ONE night in April 1952 near Darwin, a strange, shy man, 60 years old, with a cultured voice and intense pale blue eyes, climbed aboard a raft he had constructed from aircraft drop tanks, and shoved off into the Timor Sea. He carried a sack of dried bread to last 10 days and a compass. Within minutes the waves slapped up between the planks. A week or so later, after search planes gave him up for dead, the obituary of Ian Fairweather appeared in newspapers in Britain and Australia. To Australians at least, his story is as familiar as a slouch hat. He was British, the youngest son of a distinguished surgeon-general in the Indian army, and had grown up on Jersey in a large house with a butler. A prize-winning student at the Slade, he had known Augustus John, Somerset Maugham and Antarctic explorer Robert Scott, whose brother was engaged to his sister Queenie. He had shared a successful exhibition with Walter Sickert in London and one of his paintings was hung in the Tate. Until the moment of his disappearance, he was living in Gauguinesque squalor in the stern half of a derelict patrol boat. Locals in Darwin referred to him, not without derision, as “Rear Admiral”. “If he had died on that raft, as he nearly did,” says Murray Bail, whose updated edition of Fairweather (Murdoch Books, 280pp, $125) is the fruit of almost four decades of sleuthing, “he’d be a pleasant sort of minor footnote; a post-impressionist, with a Chinese flavour, of what he called his tourist pictures.” But Fairweather did not die.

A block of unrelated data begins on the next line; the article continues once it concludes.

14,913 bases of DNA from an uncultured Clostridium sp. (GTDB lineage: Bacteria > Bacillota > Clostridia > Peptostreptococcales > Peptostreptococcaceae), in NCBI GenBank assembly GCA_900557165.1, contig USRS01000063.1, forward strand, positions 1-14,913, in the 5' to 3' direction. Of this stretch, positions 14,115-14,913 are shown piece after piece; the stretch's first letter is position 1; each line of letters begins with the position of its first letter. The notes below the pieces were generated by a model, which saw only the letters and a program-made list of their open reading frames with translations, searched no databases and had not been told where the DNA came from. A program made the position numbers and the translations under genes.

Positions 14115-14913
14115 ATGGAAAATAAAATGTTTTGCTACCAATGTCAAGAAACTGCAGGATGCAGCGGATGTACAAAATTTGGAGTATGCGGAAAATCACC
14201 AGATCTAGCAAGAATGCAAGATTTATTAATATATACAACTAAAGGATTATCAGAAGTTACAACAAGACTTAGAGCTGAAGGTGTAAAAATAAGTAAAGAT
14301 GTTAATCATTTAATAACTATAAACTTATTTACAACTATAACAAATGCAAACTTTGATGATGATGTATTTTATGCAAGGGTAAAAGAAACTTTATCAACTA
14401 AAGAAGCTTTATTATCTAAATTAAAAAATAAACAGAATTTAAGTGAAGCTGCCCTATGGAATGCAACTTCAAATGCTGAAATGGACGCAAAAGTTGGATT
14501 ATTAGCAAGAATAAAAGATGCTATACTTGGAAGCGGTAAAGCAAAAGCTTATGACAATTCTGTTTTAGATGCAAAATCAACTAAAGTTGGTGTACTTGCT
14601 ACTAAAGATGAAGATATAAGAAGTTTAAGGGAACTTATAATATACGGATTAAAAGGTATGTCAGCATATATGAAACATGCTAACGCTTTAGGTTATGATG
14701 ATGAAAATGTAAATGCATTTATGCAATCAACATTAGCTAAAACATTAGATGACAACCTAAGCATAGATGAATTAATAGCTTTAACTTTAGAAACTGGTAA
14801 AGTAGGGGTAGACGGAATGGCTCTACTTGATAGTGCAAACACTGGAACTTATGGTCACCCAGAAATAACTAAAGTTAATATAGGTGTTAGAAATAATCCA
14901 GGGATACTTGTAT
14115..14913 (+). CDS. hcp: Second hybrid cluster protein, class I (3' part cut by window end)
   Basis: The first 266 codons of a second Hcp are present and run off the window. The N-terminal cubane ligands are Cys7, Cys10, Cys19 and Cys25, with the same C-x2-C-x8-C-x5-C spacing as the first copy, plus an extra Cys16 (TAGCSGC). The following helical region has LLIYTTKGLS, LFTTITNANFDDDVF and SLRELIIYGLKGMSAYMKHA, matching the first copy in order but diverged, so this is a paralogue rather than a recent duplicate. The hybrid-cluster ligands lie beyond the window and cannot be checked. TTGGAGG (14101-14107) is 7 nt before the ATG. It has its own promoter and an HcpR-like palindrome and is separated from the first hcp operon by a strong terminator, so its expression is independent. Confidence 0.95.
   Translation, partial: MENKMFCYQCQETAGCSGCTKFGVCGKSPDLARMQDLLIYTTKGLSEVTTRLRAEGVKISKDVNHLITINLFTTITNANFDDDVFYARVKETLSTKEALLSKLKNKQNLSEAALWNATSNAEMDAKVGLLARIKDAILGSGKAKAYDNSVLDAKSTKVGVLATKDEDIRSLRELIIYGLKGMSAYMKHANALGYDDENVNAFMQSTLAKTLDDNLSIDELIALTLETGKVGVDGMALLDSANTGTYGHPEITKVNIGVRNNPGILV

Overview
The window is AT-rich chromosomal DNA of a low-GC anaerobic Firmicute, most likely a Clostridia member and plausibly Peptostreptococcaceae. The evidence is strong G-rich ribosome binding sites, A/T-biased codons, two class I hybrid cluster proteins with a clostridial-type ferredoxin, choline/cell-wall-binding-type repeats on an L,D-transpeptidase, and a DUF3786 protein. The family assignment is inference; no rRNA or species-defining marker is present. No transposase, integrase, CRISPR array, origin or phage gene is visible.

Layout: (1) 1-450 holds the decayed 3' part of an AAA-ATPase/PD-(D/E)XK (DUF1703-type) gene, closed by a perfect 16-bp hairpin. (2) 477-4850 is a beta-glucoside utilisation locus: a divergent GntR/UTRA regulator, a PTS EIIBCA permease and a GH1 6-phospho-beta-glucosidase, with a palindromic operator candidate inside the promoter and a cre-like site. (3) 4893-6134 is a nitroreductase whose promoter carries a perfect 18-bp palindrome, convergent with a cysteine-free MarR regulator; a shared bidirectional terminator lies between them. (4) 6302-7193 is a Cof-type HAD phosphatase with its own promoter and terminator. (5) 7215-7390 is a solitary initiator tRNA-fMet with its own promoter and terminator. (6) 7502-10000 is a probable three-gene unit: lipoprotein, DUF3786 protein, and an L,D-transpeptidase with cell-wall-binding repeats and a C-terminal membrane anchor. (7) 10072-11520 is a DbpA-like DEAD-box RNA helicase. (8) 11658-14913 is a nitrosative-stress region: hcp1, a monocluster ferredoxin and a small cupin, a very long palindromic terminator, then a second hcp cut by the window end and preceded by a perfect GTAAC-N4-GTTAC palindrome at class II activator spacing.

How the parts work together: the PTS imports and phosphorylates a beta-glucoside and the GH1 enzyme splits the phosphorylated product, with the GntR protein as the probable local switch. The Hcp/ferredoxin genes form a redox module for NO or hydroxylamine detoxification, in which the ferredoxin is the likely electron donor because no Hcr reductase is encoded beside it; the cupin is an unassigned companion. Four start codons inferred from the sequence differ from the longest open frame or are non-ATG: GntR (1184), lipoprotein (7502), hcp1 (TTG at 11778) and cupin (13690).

more from Nicholas Shakespeare at The Australian here.